Last, we consider the case where equation M21 If G is very small at a point x, then either the diameter of the axon is close to zero at that point (A ≈ 0) or there is little cellular structure at x holding the axon together (g ≈ 0). In either case, the applied tension causes rapid deformation at x, but forces are quickly absorbed into the substrate and are not proximally propagated. The tension gradient causes a sharp jump in the velocity of materials at x, making the axon prone to “rupturing”. This behavior is captured by Eq. 6 as

equation M22

Parameter values

Average values for G, g, and η were found as described in Materials and Methods. The average value of G was found to be equation M23 g μm h−1 (mean ± SD, n = 31). The intrinsic value g for each axon at each 30-min period was found by dividing G by the average cross-sectional area of the axon distal to the initial point of adhesion. We found this value to have an average of equation M24 g μm−1 h−1 (mean ± SD, n = 31), which is equivalent to equation M25 Pa·s (1 Pa·s = 3.6 g μm−1 h−1). The average η value was equation M26 Pa·s (mean ± SD, n = 28). In three cases, there was an insufficient number of mitochondria proximal to the initial point of adhesion to be able to fit a significant value of η.

Model predictions

As a test of the model, we plotted Eq. 6 with the calculated average parameters and a force of 200 μdynes against data from neurons growing naturally on laminin/polyornithine substrates. Using velocity measurements from 13 arbors of six growing axons (N = 563), we observed significant LVT of the distal axon and found a strong correlation between our model and the actual level of stretching (Fig. 6 A). An interesting observation in this process was that the majority of docked mitochondria in the proximal regions, where growth cone generated forces have little effect, moved in the retrograde direction.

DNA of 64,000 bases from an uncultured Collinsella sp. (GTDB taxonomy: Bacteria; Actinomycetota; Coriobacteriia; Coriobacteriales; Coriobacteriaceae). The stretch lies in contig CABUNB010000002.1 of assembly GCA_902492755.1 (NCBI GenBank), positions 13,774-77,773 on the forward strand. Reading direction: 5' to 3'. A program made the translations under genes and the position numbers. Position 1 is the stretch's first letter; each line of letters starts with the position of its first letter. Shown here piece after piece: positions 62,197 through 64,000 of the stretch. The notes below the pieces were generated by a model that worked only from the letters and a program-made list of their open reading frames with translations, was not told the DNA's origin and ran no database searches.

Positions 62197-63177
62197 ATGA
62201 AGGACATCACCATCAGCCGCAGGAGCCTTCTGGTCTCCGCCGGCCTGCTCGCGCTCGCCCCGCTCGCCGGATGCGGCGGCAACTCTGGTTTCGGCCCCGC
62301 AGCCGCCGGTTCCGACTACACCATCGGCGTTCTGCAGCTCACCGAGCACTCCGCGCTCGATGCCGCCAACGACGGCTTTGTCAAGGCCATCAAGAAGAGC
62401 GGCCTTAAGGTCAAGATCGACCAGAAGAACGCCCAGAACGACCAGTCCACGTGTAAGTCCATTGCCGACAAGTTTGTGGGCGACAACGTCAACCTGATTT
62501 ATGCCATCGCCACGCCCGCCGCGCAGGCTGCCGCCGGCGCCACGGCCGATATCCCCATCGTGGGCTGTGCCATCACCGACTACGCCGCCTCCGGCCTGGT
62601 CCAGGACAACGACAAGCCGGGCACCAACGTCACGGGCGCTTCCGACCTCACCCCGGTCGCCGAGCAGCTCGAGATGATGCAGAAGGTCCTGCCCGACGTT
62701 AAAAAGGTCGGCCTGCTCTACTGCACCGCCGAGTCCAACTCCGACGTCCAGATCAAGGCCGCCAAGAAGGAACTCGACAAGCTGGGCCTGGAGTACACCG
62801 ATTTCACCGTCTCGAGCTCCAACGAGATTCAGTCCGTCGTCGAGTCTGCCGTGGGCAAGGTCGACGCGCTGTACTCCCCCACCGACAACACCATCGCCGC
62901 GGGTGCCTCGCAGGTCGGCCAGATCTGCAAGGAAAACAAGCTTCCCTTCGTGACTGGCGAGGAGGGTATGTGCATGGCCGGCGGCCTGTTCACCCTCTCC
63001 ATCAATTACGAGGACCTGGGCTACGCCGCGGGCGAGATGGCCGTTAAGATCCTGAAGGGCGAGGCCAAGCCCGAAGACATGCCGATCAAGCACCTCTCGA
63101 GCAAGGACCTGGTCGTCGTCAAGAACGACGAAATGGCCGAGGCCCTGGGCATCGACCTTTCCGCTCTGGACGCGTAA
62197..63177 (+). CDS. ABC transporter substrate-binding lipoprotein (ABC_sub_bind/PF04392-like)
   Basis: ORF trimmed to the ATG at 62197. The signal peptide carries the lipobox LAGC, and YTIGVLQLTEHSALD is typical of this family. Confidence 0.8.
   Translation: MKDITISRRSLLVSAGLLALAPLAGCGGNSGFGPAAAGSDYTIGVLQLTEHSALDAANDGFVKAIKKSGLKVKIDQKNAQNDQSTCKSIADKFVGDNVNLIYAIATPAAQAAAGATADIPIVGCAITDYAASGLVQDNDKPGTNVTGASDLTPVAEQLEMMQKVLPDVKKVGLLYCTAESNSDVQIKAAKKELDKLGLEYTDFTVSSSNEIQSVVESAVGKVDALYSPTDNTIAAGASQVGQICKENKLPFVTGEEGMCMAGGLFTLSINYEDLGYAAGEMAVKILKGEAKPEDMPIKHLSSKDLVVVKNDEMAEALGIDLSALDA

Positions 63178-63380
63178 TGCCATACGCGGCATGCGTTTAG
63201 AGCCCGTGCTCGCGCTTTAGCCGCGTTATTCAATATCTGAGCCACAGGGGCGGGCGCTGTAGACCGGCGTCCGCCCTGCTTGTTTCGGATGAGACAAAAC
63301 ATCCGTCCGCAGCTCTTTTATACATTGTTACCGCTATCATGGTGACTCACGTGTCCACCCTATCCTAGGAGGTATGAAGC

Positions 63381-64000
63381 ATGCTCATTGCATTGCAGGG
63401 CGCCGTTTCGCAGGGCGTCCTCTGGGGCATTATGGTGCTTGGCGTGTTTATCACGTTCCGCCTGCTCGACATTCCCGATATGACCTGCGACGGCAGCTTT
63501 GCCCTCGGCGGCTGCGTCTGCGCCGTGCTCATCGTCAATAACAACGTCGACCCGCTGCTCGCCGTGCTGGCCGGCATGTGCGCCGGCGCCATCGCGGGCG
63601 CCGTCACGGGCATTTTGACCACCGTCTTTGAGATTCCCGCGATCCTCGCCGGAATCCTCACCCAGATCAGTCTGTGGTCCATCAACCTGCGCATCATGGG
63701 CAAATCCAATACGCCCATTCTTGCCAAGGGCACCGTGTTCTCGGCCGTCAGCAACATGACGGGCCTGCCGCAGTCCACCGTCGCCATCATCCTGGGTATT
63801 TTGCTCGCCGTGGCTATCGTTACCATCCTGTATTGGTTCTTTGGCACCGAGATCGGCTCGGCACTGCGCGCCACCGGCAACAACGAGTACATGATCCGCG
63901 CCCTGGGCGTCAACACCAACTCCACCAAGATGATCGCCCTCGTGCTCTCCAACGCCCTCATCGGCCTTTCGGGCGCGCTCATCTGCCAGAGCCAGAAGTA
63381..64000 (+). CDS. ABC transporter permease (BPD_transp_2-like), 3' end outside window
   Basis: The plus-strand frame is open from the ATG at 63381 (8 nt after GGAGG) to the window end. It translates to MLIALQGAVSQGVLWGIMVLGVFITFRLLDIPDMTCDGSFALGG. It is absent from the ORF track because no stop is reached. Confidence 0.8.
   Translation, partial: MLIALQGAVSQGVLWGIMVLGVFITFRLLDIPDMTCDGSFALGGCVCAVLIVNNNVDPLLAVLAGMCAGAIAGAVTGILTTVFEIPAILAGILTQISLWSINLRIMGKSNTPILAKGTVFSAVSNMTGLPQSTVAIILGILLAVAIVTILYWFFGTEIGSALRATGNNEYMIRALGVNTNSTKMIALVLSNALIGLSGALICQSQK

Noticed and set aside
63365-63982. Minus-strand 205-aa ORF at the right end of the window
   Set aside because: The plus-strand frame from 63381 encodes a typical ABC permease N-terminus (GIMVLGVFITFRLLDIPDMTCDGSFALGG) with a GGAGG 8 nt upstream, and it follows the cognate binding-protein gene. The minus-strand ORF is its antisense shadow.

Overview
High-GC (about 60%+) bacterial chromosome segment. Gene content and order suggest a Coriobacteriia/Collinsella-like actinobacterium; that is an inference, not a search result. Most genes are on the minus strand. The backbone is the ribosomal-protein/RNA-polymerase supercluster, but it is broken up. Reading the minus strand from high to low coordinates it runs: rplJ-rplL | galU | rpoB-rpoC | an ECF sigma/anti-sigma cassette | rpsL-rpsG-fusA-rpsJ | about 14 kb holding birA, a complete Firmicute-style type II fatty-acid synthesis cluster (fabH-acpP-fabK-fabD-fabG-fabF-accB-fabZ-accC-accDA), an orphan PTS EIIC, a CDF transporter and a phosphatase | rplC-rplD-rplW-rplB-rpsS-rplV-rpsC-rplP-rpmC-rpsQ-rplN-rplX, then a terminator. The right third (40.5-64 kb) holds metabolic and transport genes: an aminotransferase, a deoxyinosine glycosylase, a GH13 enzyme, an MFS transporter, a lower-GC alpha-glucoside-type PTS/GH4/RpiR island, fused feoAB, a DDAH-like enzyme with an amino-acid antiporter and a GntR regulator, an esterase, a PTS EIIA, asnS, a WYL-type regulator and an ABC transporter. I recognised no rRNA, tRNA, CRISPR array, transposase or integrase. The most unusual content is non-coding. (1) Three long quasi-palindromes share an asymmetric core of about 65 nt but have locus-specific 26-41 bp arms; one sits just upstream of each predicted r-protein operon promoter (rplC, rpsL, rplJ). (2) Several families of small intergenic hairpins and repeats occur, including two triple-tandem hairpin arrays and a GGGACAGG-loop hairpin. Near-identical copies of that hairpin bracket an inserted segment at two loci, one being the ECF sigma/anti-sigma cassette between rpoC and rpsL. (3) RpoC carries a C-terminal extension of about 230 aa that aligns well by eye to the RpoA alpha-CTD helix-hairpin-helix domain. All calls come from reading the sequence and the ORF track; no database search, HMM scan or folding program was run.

FIGURE 6
Whether axonal stretching occurs along the length or only at the tip depends on the values of G and η (A). Comparison of the base model with data from axons growing naturally on laminin/polyornithine substrates. Velocities of docked mitochondria ...

Having analyzed the behavior of the velocity profile for extreme values of G and η, we focus on how the velocity profile changes with the parameters. Plots of Eq. 6 for varying magnitudes of η and G are displayed in Fig. 6, B and C. As the effect of the neurite/substrate interactions (η) increases, less of the neurite experiences bulk transport, with the most transport occurring near the growth cone. If adhesive forces are not present, then transport behaves as a system of dashpots, with the velocity of docked material increasing linearly. Variations in the growth dashpot parameter, G, cause different types of changes. If G is relatively large, the neurite is too stiff, and realistic forces are insufficient to produce significant bulk transport or elongation (Fig. 6 C, dashed line). As the neurite becomes more fluid (G decreases) both bulk transport and elongation are observed. Notice that, in the presence of adhesions, transport is still minimal in the proximal axon. Decreasing G further, transport occurs only in the distal axon with a steep gradient (Fig. 6 C, solid line). An extremely small value of G represents an axon that is too fluid to withstand tension. This neurite will see a sharp change from zero velocity of materials in the majority of the axon to extreme stretching near the growth cone. The neurite offers little resistance to tension, but the tension dissipates immediately, possibly leading to rupture at the point where the tension is applied. An observed axonal rupture is explained by this model as G being locally too small to handle the forces in that region.